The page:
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Muscle contraction occurs when the brain tells the body to move. The brain then starts an action potential down the motor neurons, until it reaches the terminal bouton. At the terminal bouton, it releases the neurotransmitter, acetylcholine, which travels through the myoneural junction and into the myoneural cleft. ACH binds to the receptor, which causes an action potential in both directions along the cell membrane. The action potential repels the potassium, which travels down the cell membrane until it falls into a transverse tubule. K+ continues to fall into a transverse tubule and accumulates, which increases voltage (-70 to -50 mV). The voltage change causes the calcium gates to open and to diffuse the calcium. Calcium then binds to troponin, which in turn binds to tropomyosin and pulls it, exposing the g-actin binding site that allows myosin and actin to bind. The myosin head changes shape (called power or working stroke) and pulls the actin towards the M line, and the muscle contracts. Similar to a tug of war, the myosin heads (your hands) pull on the actin (the rope) to contract a muscle. Like team members in a tug of war, the myosin heads alternate between pulling and holding on to the actin; the only way that myosin will release actin is to add ATP, which forces the two apart and thus relaxes the muscle (as mentioned above).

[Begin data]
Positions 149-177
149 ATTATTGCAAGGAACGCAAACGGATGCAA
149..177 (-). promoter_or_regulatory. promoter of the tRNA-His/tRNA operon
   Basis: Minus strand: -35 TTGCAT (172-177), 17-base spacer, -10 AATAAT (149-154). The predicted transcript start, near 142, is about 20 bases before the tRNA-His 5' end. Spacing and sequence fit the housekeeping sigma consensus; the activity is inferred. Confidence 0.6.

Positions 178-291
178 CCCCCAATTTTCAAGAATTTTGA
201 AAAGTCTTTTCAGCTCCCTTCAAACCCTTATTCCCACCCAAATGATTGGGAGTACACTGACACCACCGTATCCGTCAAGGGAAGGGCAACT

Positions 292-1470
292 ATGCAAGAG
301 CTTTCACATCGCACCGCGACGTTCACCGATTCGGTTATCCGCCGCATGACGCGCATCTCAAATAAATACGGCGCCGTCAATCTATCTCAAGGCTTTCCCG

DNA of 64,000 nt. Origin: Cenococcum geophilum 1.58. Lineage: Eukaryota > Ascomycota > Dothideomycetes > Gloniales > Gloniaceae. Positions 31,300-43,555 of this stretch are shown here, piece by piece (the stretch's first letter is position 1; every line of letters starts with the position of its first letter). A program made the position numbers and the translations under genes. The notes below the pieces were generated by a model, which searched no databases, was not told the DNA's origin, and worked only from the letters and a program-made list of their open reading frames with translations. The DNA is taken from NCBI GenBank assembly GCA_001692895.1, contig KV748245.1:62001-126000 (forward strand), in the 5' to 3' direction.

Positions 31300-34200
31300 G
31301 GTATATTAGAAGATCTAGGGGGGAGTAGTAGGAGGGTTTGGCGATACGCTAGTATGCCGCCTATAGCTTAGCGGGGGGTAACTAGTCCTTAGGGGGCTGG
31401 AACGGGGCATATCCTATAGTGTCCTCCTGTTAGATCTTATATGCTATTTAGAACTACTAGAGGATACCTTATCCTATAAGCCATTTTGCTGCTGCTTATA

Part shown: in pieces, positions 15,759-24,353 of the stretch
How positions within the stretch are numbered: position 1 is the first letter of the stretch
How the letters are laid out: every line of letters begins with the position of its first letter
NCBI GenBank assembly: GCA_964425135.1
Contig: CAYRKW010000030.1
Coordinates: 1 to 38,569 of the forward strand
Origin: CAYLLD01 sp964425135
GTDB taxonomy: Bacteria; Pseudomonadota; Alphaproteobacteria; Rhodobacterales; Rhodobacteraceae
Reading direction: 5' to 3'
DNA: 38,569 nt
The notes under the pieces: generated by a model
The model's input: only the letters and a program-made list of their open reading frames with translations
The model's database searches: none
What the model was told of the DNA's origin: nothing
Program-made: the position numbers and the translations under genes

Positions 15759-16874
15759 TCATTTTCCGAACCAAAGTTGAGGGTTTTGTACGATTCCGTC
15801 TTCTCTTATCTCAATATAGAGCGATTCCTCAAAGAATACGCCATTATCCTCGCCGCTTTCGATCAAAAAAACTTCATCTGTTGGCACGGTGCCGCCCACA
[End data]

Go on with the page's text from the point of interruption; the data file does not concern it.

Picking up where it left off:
Now, a lack of potassium, sodium, or calcium would prevent the muscle from contracting but won't relieve a muscle cramp. The common advice of eating a banana actually does help relieve cramps but not because of the potassium. Bananas also have sugar and fat, which are converted into ATP.

Muscle cramps are primarily caused by a lack of ATP in the body. ATP forces the myosin to release the actin; thus, the muscle relaxes and the cramp is relieved.

Another cause could be the lack of magnesium, which helps the ATPase sodium/potassium pump, which, in turn, returns the voltage to resting potential and relaxes the muscle.

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  • $\begingroup$ Anaid, welcome to Bio SE, and thank you for resurrecting this question with an answer. If you can try to add in line citations as mentioned in the help section. I also think there are some more topics that might should be covered here like Ca2+-ATPase. $\endgroup$ – Atl LED Nov 5 '13 at 3:55
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One possible reason why low sodium levels induce cramps may lie in the cation selectivity of the nicotinic acetylcholine receptor (nAChR), which is an ion channel. When ACh binds to the receptor site on the nAChR protein, the protein changes shape to open a pore formed by the protein in the cell membrane. This pore allows the influx of both sodium and calcium ions, which induce depolarisation (a positive shift in the membrane voltage) to trigger the voltage-dependent ion channels responsible for action potentials. A reduction in sodium ions would mean more calcium is able to enter the cell through the nAChR. The calcium ion carries greater charge as it is formed by the loss of two electrons from its outer shell, while the sodium ion is formed by the loss of one electron. This means that, each time the nAChR channel opens, the cell undergoes greater depolarisation. The muscle response is harder and faster to the same neural stimulus, which results in a depletion of energy stores.